30 October 2013, 12:37

Japan gov’t fails Fukushima children

Japan gov’t fails Fukushima children

Damage inflicted by the Fukushima disaster could be far more severe than the Japanese authorities would like people to believe. In April 2011, the government raised radiation limits for exposure at schools near the Fukushima plant to 20 millisieverts. A senior nuclear adviser to the government at the time promptly resigned in protest, saying the level was 20 times too high, especially for children who, he said, are more vulnerable to radiation than adults.

Akira Sugenoya, mayor of the city of Matsumoto on the Japanese island of Honshu, has been calling for children’s relocation from the areas. Speaking in an interview with the Voice of Russia, Mr. Sugenoya stressed that the Japanese authorities are not doing enough to protect children from the negative effects of radiation.

"Immediately following the accident at the Fukushima nuclear power plant, I started saying that children should not be allowed to live on the contaminated land. I would have liked to see the government address the issue, but it never happened. Living in an area contaminated by radiation weakens children's immune systems and severely harms their health, so they should be relocated. Children are a lot more vulnerable to radiation than adults. As of now we have an exclusion zone established but that’s not enough in my opinion. That's why I want to repeat once again that children should be relocated to clean, radiation-free areas at least temporarily.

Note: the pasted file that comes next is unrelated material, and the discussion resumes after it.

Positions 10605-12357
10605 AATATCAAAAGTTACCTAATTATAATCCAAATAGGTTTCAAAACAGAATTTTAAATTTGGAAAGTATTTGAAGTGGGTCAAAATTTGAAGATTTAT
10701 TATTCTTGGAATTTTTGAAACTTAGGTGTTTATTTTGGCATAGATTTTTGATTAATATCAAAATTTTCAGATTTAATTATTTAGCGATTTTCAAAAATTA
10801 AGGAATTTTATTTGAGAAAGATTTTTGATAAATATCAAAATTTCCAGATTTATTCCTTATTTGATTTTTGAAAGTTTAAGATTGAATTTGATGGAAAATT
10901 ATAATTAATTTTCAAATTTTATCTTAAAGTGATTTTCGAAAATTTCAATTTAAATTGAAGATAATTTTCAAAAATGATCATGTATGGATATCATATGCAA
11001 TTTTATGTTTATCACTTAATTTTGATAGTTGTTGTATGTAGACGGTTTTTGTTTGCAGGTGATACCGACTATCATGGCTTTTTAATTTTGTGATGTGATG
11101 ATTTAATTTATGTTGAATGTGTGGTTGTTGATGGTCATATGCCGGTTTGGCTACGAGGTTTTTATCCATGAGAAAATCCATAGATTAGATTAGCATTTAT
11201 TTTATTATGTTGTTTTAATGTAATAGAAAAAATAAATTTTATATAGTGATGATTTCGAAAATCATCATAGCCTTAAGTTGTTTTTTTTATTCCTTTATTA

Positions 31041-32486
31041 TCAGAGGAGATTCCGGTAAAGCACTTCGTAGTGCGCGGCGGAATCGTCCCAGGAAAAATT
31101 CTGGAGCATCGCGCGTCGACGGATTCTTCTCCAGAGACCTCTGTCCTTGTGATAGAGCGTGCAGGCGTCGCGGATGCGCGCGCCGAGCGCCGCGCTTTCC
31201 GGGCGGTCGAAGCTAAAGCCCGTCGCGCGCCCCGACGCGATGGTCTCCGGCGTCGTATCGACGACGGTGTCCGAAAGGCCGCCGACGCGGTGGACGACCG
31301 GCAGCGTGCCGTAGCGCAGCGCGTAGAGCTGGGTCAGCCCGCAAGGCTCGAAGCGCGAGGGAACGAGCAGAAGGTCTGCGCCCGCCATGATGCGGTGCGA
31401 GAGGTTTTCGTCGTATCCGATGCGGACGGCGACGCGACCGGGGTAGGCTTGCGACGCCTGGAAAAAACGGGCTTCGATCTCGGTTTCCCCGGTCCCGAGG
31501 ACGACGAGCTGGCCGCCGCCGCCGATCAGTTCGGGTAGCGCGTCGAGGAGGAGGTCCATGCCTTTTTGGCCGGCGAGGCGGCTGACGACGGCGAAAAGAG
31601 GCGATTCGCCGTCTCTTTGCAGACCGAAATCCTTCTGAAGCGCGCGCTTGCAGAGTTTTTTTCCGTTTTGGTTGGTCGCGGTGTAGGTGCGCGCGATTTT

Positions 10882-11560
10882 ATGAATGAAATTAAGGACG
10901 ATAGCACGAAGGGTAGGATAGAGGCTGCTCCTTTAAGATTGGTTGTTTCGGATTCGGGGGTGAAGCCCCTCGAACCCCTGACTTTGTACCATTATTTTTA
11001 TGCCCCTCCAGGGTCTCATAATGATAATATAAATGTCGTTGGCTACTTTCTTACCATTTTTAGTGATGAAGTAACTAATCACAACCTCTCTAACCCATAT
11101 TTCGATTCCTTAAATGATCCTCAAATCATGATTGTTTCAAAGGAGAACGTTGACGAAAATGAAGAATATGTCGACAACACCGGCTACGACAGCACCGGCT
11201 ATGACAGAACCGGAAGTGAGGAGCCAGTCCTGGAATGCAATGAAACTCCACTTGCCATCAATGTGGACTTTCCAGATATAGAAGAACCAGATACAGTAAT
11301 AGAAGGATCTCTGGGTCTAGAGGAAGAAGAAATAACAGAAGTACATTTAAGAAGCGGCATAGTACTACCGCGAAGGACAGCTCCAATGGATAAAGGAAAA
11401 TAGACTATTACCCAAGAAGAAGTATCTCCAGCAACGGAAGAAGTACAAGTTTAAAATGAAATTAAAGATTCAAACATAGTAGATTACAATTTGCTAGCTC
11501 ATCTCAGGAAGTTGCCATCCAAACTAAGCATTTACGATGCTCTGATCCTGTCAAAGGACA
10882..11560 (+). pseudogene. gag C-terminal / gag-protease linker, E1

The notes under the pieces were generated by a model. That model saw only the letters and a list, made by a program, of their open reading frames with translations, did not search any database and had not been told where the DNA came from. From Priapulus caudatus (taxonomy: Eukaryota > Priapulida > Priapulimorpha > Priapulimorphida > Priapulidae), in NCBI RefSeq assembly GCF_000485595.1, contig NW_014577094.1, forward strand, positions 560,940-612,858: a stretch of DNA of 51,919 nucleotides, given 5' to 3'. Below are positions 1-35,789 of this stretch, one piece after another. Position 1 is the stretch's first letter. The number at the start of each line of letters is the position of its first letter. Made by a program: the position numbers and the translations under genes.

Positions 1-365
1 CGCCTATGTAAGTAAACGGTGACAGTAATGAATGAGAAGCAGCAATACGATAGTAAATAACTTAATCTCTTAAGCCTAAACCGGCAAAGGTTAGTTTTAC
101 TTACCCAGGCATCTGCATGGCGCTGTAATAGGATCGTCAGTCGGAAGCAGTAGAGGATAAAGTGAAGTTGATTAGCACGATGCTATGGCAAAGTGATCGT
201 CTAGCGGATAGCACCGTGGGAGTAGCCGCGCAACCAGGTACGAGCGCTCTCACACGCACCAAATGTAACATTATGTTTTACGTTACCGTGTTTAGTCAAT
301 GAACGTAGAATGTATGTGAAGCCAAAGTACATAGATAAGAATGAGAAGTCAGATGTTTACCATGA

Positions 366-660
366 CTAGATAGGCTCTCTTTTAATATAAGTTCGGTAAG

The government though has a different plan, namely to decontaminate the affected area and bring the residents back but is it feasible to quickly and effectively do away with radioactive pollution? I am absolutely certain that it is unfeasible. Let’s recall the 1986 Chernobyl disaster, when the authorities acted differently and moved people from the affected areas to safe ones. On failing to get a government reaction, we have decided to act on a municipal level, to do the little things we can do to help. We’ve launched a programme on checking school meals for radiation. People across Japan are now following our example. We have also measured radiation levels in the air and in the soil of schoolyards. We invited children to children’s camps for rest and recreation during summer and winter seasons, and we borrowed this from what they did after the Chernobyl accident in the USSR. We have since spread the practice all over Japan. I hope that the example that our small city of Matsumoto sets in terms of conducting an evacuation on a large scale will also be followed far and wide. Radiation leaks create two problems, namely they are detrimental to people’s health and they pollute terrain. Compared to Chernobyl, the situation in Japan is further aggravated by radioactive water leakage. The world has never ever come across this kind of situation. Radioactive water flows into the sea but Prime Minister Abe says in an interview with Japanese newspapers that everything is under control. Opinion polls however show that between 70% and 80% of the Japanese are mistrustful of the Prime Minister’s claims. We should admit that radioactive water is a grave problem. The threat that children may have been contaminated with radioactive materials still looms large. We shouldn’t remain indifferent to the challenges we are facing."

Japan's now defunct Nuclear Industrial Safety Agency originally hid important radiation data from the general public, to avoid causing panic. Radioactive materials continue leaking into the groundwater from the plant even though Fukushima’s operator, the Tokyo Electric Power Company is conducting work to contain the damage.

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